An emerging question in U.S. business law is how the organizational documents of a business entity set the rules for resolving internal disputes. This practice is routine in commercial contracts, which may specify where or how disputes must be resolved. Recent use of litigation provisions in corporation charters and bylaws have sparked controversy, ultimately leading to legislative action to preserve shareholder suits from contractual waiver. Yet despite accounting for the majority of business organizations and sharing features with corporations, non-corporate business entities and their internal dispute resolution process have been largely ignored. How do these non-corporate entities set ex ante rules for resolving disputes among their constituents? This paper begins to map this uncharted area with an empirical study of the practice of limited liability companies (LLCs). We find widespread use of contract to alter the default dispute resolution practices. This study helps not only to inform the evolving statutory and judicial framework for LLC regulation, but also to predict how corporations may respond in the future to recent judicial and legislative changes.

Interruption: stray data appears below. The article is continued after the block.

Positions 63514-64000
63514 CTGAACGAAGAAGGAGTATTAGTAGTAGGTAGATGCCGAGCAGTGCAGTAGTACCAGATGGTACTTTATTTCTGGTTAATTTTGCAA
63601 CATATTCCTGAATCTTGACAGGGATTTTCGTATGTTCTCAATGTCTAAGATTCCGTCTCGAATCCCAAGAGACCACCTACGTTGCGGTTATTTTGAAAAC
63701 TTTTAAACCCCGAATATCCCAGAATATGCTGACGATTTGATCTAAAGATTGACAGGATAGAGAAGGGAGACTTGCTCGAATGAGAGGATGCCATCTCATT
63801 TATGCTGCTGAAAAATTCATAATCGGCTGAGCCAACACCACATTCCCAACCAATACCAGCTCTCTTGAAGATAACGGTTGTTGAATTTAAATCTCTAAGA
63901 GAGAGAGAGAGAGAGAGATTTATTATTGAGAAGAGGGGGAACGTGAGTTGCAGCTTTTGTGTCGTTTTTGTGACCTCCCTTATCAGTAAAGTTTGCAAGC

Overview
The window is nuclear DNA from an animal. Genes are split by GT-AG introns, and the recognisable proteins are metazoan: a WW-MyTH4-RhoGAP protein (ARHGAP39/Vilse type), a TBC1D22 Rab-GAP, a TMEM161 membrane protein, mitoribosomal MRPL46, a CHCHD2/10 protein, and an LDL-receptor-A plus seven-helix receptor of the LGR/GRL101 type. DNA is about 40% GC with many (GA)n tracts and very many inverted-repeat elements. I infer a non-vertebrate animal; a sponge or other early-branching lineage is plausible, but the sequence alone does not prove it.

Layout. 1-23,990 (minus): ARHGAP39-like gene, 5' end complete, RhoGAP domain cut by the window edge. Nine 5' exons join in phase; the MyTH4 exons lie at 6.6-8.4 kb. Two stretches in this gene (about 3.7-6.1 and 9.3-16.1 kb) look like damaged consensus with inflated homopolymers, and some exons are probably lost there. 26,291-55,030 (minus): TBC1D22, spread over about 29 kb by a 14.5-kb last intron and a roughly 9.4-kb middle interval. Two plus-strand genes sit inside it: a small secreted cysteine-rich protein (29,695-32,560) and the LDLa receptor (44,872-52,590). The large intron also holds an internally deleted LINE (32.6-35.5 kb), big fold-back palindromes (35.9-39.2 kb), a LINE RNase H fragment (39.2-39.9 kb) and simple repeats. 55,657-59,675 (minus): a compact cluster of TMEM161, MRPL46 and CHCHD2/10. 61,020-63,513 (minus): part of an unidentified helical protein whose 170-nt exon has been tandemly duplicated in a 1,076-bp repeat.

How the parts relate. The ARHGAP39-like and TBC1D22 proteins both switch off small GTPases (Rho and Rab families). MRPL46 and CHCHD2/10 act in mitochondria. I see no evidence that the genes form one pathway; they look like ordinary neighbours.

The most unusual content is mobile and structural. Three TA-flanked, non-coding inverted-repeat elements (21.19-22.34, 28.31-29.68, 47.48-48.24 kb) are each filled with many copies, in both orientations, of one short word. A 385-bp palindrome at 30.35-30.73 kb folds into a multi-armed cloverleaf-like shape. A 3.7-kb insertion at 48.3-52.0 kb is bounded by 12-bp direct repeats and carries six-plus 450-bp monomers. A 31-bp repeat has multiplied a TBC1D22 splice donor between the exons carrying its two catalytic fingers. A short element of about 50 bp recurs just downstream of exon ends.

Peter Molk & Verity Winship, LLCs and the Private Ordering of Dispute Resolution, 41 J. Corp. L. 795 (2016)